Since the public response to the pinkification of gender-neutral products seems, at face value, to be universally negative, we were wondering, why do companies keep making these things?
We asked Jonah Disend, CEO at the brand development firm Redscout, and Gina Reimann, director of industrial design at Redscout, to clue us in on why Eurostar might have created the ePad Femme.
Find out what she had to say here.

Why do companies keep making offensive pink products “for her”?

The ePad Femme is just the latest in a long line of ill-conceived, insulting, “female-focused” products. Here, we look into the mystery of the unnecessary genderification of gender-neutral products.

In October, the Eurostar Group introduced a product called The ePad Femme—an eReader just for women. It sells for $190, and it comes preloaded with stereotypically feminine apps, which seem to revolve around fitness, cooking, and man-pleasing. It is, of course, pink. Eurostar Group is a Dubai-based company, and the tablet received little attention in the U.S. until the past week or two, when bloggers picked up an article in the Jerusalem Post about how Eurostar was marketing the tablet as a Valentine’s Day gift. Cue the understandable outrage at such a sexist product.

This opprobrium happens every time there’s a goofy product marketed as something “for women”: Check out the Bic Cristal Pen for Her, the Della computer for women, and Honda’s car for women for debacles similar to the ePad Femme kerfuffle. And even marketers who aren’t creating a bespoke product for women seem to cling to some jaw-droppingly retrograde notions about women’s behavior vis-à-vis their existing product and women’s lives in general—witness Samsung’s embarrassing Galaxy S4 event, which featured a group of drunk ladies preoccupied with weight loss and marrying doctors.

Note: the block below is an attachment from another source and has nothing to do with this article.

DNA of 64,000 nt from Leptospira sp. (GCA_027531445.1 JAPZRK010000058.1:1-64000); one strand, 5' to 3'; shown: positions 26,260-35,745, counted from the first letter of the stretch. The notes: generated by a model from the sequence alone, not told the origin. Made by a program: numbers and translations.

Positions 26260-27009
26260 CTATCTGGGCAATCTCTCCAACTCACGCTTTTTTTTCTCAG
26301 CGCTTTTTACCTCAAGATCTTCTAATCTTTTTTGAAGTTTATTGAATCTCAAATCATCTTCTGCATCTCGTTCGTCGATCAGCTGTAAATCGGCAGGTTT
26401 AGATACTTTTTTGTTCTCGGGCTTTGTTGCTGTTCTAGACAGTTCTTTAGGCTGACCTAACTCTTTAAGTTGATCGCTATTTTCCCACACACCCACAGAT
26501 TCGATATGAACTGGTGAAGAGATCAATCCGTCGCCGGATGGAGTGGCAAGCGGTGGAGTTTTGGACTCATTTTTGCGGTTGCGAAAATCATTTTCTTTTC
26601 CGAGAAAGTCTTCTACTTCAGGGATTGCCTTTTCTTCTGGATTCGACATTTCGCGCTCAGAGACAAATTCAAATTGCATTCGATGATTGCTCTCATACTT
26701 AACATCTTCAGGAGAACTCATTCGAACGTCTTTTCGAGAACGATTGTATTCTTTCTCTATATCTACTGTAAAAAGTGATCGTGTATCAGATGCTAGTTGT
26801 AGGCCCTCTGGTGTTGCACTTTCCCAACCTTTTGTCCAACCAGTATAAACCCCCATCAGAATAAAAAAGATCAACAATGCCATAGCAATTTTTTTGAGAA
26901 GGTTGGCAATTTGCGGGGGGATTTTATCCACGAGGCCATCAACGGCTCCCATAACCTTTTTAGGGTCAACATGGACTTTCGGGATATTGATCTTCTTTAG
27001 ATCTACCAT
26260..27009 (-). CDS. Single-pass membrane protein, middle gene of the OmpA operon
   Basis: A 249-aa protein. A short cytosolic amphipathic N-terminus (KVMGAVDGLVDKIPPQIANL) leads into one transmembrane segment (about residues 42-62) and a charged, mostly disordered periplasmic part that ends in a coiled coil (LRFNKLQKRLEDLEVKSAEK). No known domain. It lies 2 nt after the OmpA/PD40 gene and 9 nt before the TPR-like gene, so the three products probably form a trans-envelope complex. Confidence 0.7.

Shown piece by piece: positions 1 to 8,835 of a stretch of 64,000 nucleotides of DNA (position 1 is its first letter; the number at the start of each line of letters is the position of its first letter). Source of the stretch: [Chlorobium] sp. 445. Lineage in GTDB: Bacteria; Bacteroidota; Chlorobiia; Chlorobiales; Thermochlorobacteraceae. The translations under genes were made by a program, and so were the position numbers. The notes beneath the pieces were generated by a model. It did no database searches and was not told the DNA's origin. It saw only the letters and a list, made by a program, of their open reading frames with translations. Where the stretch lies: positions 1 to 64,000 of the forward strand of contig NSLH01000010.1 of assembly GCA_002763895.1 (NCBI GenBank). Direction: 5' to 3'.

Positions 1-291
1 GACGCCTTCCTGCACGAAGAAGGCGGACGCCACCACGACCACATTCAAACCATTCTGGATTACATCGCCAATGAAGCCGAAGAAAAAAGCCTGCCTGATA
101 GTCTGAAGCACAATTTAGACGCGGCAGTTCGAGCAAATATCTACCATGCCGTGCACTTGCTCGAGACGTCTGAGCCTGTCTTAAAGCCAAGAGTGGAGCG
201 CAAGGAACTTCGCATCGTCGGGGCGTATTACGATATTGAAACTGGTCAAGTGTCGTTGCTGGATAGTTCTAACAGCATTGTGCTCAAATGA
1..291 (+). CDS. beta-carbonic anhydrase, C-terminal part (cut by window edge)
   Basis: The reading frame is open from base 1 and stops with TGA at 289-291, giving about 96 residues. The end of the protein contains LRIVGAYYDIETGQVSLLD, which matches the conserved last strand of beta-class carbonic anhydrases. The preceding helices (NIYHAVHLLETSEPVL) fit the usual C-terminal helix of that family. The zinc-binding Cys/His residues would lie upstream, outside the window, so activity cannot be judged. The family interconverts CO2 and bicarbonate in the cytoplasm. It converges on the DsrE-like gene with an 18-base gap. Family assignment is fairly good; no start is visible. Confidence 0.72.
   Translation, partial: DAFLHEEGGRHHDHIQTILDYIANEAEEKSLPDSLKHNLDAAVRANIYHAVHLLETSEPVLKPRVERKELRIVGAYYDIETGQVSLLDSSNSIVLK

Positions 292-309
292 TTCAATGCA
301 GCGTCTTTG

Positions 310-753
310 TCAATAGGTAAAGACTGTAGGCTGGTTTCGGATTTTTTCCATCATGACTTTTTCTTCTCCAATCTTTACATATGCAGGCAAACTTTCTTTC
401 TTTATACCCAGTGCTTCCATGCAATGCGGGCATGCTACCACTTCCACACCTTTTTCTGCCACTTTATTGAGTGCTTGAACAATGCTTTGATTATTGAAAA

Since the public response to the pinkification of gender-neutral products seems, at face value, to be universally negative, we were wondering, why do companies keep making these things?

We asked Jonah Disend, CEO at the brand development firm Redscout, and Gina Reimann, director of industrial design at Redscout, to clue us in on why Eurostar might have created the ePad Femme.

Find out what she had to say here.

The Genius Marketing Idea That Put Maxwell House On Every Passover Table
If you’ll be attending a Passover Seder this year, chances are you’ll be reading from the Maxwell House Haggadah—which is the perfect example of how to do branded content right.
Over 90 years ago, American Jews celebrated the Passover holiday by eating matzo and unleavened treats, but when they reached for a beverage they shunned coffee in favor of tea. It seems there wasn’t a coffee brand certified kosher for Passover. In 1923, Maxwell House saw an opportunity and introduced the first kosher for Passover coffee; others soon followed. Looking to solidify the brand in the minds of Jewish consumers in the early 1930s, Maxwell House’s ad agency employed an innovative marketing tactic for the time: branded content.